Barbershop Blog


February 14, 2020

In all of this sunburnt country and all through her history, the most famous of beards is surely that of once Australian Bushranger and outlaw gang leader Ned Kelly. He doesn’t usually need an introduction but for those who have been living under a rock the size of Uluru, Mr Edward Kelly is an all time Australian Cult Hero and the man most famous for donning a suit of bulletproof amour during his final stand and bloody shoot out with with cops. In this final blaze of glory he was severely wounded, captured and subsequently sentenced to death by hanging. His final words are famously reported to have been “Such is Life”. He was one cool cat and we sure love him, lets take a look at why.

Ned Kelly - Australia's Most Famous BeardNed Kelly - Australia's Most Famous BeardNed Kelly - Australia's Most Famous Beard

The first thing to love about Ned came when he was still a boy of just eleven years old and he risked his own life to save another lad from drawing in a flooded creek. From the boys family he was awarded a green sash for recognition of his bravery, a sash that he wore under his famous armour and remains stained with his blood to this day.

Ned’s first brush with the law and subsequent trip to court came after an altercation with a Chinese man named Ah Fook. Ned claimed that he abused his sister Annie for providing him with a drink of creek water instead of rain water, Ah Fook then beat Ned with a stick after he came to his sister's defence. In the Chinaman’s version of events, he attempted to pass by the Kelly’s residence when a 14 year old Ned emerged brandishing a large stick, he announced himself as a bushranger and robbed him of ten shillings. The charge was dismissed and kelly was released.

A year later and Ned was arrested again, this time on three counts of robbery, he was again released without charge when he couldn’t be identified by witnesses. Historians disagree on wether this was evidence of police harassment or intimidation of witnesses by Kelly’s connections. Kelly did up behind bars, once for assault and once for feloniously receiving a horse after he was tricked by an acquaintance Mr Isaiah Wright. He was imprisoned until February 1874 when he was released on good behaviour. He settled his score with Isaiah by beating him in a gruelling bare knuckle boxing match that lasted twenty rounds.

What follows is an abundance of tales with two sides, primarily clashes between the police and members of Ned’s family and their friends. With each yarn arrises a gross contradiction of events. When a police officer claimed that Ned tried to kill him, a reward was placed for Ned’s arrest and he took to the bush with his brother Dan and friends Steve Hart and Joe Byrne. They were pursued by two police parties and a confrontation at Stringybark Creek resulted in several troopers being shot dead. There was public outrage at the murders and the Victorian Parliament passed an act to outlaw the men who were now known as the Kelly Gang.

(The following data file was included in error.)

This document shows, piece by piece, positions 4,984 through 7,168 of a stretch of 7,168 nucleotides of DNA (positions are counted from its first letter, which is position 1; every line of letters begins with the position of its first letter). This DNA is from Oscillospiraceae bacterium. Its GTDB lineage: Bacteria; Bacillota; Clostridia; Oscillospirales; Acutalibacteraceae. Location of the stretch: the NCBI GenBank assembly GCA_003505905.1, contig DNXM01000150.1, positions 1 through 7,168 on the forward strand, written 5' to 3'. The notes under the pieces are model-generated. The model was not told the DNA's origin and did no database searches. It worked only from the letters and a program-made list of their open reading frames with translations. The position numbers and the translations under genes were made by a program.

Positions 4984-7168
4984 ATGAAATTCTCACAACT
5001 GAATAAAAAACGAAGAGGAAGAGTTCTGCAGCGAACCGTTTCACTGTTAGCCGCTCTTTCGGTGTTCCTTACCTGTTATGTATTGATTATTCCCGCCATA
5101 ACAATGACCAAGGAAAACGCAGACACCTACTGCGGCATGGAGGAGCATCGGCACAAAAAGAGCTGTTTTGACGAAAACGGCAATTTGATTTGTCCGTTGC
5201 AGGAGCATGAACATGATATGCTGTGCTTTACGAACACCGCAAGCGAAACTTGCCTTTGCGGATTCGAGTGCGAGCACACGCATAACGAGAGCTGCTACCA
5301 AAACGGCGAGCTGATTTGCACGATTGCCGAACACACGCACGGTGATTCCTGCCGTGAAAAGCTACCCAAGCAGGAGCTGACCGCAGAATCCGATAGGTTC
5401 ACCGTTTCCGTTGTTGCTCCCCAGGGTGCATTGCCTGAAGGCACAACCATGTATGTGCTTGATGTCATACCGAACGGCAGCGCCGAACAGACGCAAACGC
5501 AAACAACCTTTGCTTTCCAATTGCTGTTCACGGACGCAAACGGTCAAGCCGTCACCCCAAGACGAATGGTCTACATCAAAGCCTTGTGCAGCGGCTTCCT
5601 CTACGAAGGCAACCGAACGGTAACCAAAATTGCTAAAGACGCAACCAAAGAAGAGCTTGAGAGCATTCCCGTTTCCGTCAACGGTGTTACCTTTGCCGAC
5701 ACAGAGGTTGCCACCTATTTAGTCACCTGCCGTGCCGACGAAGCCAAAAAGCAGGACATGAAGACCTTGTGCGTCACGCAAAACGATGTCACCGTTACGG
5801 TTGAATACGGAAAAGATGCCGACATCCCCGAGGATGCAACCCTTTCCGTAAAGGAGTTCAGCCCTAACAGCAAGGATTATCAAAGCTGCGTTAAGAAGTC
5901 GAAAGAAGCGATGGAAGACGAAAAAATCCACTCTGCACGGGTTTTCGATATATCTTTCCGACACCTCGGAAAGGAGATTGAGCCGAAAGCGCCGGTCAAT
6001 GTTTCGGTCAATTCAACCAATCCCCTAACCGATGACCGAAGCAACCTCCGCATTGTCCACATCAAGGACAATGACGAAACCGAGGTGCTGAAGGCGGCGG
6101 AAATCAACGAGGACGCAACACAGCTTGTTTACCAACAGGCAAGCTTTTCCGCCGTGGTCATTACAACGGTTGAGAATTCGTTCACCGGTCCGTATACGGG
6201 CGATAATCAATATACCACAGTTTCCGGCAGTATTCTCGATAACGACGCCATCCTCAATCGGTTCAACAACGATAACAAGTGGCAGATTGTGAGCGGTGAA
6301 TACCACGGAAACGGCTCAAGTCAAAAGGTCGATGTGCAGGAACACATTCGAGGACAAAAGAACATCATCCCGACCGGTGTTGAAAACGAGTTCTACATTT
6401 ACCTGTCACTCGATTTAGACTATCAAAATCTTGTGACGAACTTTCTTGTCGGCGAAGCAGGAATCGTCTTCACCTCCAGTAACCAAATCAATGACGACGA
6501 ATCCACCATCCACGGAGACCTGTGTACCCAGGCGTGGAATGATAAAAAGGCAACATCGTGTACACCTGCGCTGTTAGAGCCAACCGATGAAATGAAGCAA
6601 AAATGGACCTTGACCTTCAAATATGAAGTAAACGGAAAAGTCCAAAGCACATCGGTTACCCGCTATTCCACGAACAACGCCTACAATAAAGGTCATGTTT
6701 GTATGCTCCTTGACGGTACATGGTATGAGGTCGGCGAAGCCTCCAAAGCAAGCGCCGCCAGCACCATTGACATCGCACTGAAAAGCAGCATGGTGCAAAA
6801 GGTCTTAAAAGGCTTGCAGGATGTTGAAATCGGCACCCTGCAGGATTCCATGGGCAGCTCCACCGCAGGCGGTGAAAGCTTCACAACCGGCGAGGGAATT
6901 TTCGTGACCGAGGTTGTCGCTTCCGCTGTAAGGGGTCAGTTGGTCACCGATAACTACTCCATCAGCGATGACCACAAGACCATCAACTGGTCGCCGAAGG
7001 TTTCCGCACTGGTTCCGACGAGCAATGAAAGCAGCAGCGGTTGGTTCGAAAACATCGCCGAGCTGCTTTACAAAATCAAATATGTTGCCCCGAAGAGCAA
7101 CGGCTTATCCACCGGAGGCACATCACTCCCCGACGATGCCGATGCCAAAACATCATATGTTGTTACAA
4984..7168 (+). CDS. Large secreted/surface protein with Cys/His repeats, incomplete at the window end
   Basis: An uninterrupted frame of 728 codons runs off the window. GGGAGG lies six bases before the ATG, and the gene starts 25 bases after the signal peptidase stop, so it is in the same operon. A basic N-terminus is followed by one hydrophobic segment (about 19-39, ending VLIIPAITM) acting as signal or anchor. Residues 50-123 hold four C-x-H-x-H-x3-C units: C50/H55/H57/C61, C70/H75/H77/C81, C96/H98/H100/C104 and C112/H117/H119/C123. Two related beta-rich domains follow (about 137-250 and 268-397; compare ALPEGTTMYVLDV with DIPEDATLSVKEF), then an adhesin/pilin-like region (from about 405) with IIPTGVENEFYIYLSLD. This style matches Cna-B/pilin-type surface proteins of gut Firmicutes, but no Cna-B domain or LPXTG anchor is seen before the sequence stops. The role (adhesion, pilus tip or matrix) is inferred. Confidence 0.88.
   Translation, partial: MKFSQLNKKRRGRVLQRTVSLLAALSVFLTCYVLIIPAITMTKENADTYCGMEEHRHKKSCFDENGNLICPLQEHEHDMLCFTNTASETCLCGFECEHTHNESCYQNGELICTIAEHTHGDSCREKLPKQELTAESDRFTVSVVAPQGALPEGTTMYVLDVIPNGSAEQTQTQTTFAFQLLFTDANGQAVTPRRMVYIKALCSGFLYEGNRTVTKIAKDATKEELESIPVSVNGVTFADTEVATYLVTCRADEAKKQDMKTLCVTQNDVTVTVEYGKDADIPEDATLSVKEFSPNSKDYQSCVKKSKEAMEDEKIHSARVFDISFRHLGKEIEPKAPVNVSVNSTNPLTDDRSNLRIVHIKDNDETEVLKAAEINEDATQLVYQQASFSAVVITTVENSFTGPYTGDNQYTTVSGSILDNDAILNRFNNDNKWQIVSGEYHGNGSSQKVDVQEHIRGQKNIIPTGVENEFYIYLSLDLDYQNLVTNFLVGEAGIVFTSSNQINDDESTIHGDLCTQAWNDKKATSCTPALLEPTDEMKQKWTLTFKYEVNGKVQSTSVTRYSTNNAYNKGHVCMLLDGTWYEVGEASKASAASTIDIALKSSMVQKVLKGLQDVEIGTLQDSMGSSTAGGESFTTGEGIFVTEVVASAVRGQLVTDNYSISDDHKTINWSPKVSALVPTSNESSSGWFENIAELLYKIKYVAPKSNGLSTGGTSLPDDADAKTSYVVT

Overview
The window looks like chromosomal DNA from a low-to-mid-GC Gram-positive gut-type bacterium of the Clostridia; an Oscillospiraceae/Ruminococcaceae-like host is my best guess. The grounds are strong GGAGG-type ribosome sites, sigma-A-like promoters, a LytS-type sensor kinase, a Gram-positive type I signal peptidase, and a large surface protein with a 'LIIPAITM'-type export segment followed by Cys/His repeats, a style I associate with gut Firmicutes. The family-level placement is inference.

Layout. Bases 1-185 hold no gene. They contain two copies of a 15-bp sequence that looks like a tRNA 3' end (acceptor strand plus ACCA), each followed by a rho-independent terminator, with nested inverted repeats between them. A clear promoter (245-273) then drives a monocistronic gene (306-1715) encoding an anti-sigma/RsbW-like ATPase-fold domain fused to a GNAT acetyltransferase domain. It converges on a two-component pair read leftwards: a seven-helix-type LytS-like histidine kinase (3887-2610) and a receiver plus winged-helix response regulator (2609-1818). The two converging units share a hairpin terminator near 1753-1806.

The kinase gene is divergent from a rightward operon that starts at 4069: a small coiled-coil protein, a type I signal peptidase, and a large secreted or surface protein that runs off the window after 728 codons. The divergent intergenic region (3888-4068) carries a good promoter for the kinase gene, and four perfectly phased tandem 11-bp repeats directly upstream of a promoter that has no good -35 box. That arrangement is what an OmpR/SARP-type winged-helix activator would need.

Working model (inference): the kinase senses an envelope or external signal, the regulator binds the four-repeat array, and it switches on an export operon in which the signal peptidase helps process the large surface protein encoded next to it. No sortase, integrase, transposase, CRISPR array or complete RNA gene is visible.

Twenty three men were held for three months without charge for being sympathisers to the Kelly Gang. The treatment of the men was a kickstarted to public resentment for the government and their abuse of power. This led to condemnation of the police and a groundswell of support for the gang that is said to have been a factor in their evading capture for so long.

The gang ran successful raids on banks in Euroa and Jerilderie, the raids bore thousands of pounds in notes plus gold and silver. No one was killed and all the hostages taken were released without harm. In an effort to erase the debts of the towns people Ned burnt several bank books containing their mortgage documents. In response to the raids, the reward for the gangs capture was increased to £8,000 dead or alive.

The gangs final stand went down at the Glenrowan Inn. They had gathered over sixty hostages from the town and it might be hard to believe but the story goes that the outlaws sang and danced with the hostages as they drank from the bar and awaited the arrival of a train packed with police. The train arrived in the early hours and the gang dressed in their body amour fought a raging gun battle with the fuzz. Just before dawn, police reinforcements arrived and around 30 men surrounded the inn. In the dim light of the dawn, shrouded in mist, Ned rose up out of the push, clad in armour and attacked the police from behind. He advanced forward, his armour repelling bullets, the police were in awe until his unprotected legs were taken by shotgun fire and he collapsed to be captured.

Ned hung for his crimes but soon after the Victorian Government approved a Royal Commission into the conduct of the Victorian Police. The report exposed widespread corruption which shattered careers including that of the Chief Commissioner at the time. Many senior staff, were reprimanded, demoted or suspended. It concluded with a long list of recommendations for reform and although the report did not exonerate Ned or his gang, the findings stripped the authorities of all credibility and this helped to give rise to Ned’s Legacy.

Ned had written at length justifying his actions, and outlining the injustices that he and his family suffered at the hands of the police. He also decried the treatment of other poor selector families. He was viewed as a murderous villain by some but Australia’s equivalent to Robin Hood by others. One thing is for certain and that is that Ned was a man with some serious style, in a mug shot taken the day before his execution he is seen with a think and manly beard, his hair up in a messy quiff and apart from his clothes he wouldn’t look out of place today. He was one cool cat and Australia sure loves him.